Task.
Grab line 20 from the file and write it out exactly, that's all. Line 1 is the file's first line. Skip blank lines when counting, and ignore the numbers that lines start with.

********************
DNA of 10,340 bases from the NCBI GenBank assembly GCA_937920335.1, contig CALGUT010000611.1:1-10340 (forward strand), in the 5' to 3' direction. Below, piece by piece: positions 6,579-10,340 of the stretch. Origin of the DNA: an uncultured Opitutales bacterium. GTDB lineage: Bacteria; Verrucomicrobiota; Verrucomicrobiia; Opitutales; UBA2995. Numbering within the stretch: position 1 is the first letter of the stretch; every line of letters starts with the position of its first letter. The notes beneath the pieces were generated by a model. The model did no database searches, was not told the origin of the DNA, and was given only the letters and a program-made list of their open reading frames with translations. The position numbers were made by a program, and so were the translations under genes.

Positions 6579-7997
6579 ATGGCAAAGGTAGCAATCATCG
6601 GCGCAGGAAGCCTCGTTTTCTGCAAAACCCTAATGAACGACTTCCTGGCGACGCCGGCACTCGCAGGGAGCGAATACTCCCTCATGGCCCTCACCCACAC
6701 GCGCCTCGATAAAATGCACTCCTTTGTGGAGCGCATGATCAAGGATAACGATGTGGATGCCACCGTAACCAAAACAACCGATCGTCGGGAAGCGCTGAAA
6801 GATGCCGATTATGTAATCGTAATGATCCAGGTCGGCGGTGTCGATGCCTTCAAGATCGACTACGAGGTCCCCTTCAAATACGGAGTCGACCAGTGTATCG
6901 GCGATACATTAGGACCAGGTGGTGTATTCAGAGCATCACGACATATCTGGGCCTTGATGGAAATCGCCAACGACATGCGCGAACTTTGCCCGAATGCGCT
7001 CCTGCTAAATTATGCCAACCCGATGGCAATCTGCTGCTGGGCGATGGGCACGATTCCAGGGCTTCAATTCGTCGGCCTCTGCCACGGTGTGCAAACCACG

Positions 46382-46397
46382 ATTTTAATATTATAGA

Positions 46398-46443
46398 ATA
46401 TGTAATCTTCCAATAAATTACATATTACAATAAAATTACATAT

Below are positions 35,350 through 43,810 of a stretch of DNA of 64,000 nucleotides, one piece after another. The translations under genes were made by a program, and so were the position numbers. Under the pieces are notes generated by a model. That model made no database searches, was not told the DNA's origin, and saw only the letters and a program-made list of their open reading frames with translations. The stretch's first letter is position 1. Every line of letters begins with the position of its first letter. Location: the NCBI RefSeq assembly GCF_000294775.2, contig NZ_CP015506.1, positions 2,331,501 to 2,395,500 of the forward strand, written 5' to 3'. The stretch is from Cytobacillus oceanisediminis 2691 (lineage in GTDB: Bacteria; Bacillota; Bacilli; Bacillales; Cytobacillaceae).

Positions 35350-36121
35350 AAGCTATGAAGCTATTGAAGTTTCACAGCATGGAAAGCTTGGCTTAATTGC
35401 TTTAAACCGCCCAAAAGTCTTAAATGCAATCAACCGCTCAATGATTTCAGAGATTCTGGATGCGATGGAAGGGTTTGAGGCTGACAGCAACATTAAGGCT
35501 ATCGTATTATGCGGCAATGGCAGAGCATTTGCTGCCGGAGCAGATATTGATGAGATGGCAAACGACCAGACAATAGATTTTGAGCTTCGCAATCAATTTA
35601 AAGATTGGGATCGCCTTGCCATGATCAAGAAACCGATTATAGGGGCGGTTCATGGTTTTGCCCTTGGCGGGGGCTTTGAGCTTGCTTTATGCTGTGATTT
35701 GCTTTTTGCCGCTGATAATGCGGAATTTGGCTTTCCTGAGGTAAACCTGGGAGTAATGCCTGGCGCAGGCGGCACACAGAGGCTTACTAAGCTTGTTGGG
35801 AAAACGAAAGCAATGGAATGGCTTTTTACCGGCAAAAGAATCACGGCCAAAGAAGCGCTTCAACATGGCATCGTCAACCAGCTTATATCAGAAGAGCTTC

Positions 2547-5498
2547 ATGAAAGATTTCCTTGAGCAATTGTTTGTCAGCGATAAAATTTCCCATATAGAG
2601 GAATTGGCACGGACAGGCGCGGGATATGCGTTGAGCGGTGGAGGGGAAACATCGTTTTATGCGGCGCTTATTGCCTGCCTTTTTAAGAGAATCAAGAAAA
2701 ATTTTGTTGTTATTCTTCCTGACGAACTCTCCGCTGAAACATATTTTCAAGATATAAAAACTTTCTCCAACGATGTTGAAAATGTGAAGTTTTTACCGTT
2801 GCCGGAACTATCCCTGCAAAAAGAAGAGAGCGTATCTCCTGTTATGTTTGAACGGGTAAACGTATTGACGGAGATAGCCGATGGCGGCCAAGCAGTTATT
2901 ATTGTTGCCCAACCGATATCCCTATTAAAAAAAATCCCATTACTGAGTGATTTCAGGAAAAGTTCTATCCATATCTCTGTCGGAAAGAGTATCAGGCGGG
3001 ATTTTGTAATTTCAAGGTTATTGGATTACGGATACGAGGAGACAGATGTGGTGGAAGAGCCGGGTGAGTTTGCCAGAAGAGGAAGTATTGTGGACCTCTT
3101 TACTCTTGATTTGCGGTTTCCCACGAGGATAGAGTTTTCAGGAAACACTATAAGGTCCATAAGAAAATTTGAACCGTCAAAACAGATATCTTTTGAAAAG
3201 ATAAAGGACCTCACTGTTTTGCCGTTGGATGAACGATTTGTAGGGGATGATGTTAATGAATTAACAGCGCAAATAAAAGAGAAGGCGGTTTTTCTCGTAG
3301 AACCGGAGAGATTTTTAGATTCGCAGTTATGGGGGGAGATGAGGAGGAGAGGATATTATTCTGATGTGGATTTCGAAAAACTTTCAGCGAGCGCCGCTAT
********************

35701 GCTTTTTGCCGCTGATAATGCGGAATTTGGCTTTCCTGAGGTAAACCTGGGAGTAATGCCTGGCGCAGGCGGCACACAGAGGCTTACTAAGCTTGTTGGG